Doubling down on progressive policies that tackle inequality, the recent NDP policy convention provided an opportunity for Leader Jagmeet Singh to deliver his core message of fighting for Canadians. It also saw Singh receive 87% support on his second leadership review, securing his leadership for the next federal election and surpassing his predecessor, Thomas Mulcair, who failed to capture the support of his party and had his leadership cut short.
Singh’s keynote address had a near-singular focus on the Liberals and their track record. Whereas, at the federal Liberal convention, Prime Minister Justin Trudeau’s focus was on Opposition Leader, Erin O’Toole. The NDP are contrasting themselves with the Liberals by focusing on “fighting for everyday Canadians struggling to make ends meet, instead of the wealthy and corporations.” Although there are distinct differences in policy approach, this language is not dissimilar to Conservative messaging. In reflecting on the government’s pandemic response, Singh highlighted the NDP’s fight to expand pandemic responses such as the wage subsidy and the CERB.
Preparing for a Looming Election
Looking ahead to the next campaign, Singh is positioning the NDP as the party that will fight to get results for Canadians: focusing on the ultra-rich and corporations paying their “fair share” of taxes, putting people first by implementing universal national pharmacare, ensuring public long-term care, tackling hate, racism, and discrimination, and combatting the climate crisis through investment in a sustainable recovery.
From a policy perspective, the party went into the convention with an ambitious short list of 140 policy resolutions (pared down from 500), and ultimately adopted 13 resolutions. Added to the party’s policy book are cancelling student debt, eliminating for-profit long-term care, a wealth tax on millionaires, implementing the 231 recommendations of the National Inquiry into Murdered and Missing Indigenous Women and Girls, and establishing a publicly owned telecom company to expand high-speed internet. The NDP also passed a controversial resolution that would suspend arms sales to Israel and place sanctions on Israeli settlements.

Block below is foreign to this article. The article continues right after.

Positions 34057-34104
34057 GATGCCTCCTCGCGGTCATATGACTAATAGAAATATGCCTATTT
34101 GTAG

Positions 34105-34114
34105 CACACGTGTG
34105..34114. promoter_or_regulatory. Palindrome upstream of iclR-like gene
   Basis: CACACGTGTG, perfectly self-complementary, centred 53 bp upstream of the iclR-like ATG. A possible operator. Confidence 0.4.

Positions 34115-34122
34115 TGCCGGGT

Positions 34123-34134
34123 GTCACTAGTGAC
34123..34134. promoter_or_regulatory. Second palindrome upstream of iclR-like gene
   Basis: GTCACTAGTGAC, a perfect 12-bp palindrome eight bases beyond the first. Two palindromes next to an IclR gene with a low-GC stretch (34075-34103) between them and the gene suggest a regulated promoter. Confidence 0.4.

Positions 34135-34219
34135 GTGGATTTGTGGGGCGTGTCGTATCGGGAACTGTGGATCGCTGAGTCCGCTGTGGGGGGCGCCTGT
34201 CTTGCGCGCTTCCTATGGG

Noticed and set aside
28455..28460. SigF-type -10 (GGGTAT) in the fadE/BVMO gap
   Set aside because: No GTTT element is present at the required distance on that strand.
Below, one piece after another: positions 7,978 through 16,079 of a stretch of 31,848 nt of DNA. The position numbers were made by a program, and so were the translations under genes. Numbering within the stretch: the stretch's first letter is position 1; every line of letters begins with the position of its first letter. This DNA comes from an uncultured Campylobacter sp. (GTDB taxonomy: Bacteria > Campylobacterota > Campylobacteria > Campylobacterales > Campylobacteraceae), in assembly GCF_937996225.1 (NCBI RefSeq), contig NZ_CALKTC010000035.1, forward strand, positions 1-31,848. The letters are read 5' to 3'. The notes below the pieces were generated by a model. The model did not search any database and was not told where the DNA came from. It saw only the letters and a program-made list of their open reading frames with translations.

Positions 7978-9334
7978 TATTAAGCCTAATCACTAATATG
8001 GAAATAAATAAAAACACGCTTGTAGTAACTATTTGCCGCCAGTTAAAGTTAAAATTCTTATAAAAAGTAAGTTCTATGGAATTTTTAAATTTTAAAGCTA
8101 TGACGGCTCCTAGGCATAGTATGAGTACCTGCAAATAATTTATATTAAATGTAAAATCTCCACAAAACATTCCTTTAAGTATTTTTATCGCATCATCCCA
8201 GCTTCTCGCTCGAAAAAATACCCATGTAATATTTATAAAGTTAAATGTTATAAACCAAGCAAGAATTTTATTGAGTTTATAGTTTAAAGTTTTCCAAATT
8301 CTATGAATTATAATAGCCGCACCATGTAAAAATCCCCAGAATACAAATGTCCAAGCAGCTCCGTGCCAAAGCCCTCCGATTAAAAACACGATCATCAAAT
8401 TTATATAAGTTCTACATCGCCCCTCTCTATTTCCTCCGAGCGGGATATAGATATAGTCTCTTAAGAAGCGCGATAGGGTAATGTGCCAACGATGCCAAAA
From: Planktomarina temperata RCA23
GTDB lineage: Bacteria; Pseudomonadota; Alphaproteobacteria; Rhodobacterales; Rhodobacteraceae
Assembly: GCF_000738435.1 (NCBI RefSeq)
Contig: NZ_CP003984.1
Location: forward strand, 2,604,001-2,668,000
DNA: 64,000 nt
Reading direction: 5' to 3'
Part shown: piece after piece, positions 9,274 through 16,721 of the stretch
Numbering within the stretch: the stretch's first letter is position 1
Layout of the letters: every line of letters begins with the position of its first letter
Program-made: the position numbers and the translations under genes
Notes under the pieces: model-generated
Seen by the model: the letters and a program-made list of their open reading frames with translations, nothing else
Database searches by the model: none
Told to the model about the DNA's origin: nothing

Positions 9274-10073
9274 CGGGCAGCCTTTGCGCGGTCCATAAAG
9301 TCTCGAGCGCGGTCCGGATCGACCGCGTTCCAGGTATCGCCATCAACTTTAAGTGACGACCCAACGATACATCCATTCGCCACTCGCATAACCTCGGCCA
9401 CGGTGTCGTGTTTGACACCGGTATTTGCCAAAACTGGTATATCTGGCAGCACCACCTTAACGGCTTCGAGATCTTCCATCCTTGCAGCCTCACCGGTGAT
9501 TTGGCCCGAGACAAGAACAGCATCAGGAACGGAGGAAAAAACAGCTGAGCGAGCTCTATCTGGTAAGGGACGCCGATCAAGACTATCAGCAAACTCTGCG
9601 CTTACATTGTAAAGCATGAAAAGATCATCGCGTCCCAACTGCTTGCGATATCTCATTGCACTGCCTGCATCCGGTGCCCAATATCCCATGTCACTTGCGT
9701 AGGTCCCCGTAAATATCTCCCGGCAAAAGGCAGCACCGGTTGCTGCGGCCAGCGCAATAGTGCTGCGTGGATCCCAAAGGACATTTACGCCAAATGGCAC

Challenging circumstances from convention floor to campaign trail
Virtual conventions are new and no one thinks they are easy to run. However, the convention’s less-than-smooth roll-out mirrors that of a Party facing some challenging internal workings. Technical issues and missing accessibility services led to insufficient time to debate and vote on policy resolutions. Backlash was swift, hitting both the convention floor and social media, with some members calling for the convention to be postponed.
Similarly, the NDP’s readiness to fight an election campaign has been fraught with challenges. The Party’s previous election debt, viewed to be a major hurdle to the next campaign, has been paid off, and up to $24 million is ready to be deployed for the next campaign. However, some members have questioned the NDP’s readiness for a digital campaign and adapting to the realities of a COVID-era campaign, such as mail-in ballots.
Fighting for more than just seats in the next campaign
The much larger question for the NDP is how they fight the next campaign and stay relevant. They are defending territory on all fronts in the election ahead. The main threat is from the Liberals on the progressive front. On the left, the NDP is attempting to shore up their environmental and climate change policies and prevent losses to the Greens, while on the right, they are fighting intrusion from the Conservatives on trade union votes.
At the same time, they will have to try to solve their Quebec problem, where the Bloc Québécois has re-established itself as a substantive presence on the political landscape and the NDP hold only one seat – that of Deputy Leader Alexandre Boulerice.
The next election will have high stakes for the NDP. Since 2019, their small, 24-member caucus consistently provided the Liberals with a slim balance of power, including through the COVID-19 pandemic response. Looking to the next campaign, the NDP are being squeezed on all sides. The success or failure of the NDP campaign can have significant electoral impact.
Traditionally, the Conservatives rely on the NDP to be strong enough in some key seats to split with progressive vote and lead to a Conservative win. The NDP’s strength or weakness can significantly change who gets elected. While the main electoral goal for the NDP is another minority government, neither the Liberals or Conservatives will be seeking that outcome – and a majority government, especially a majority Liberal government, could leave the NDP searching for relevance.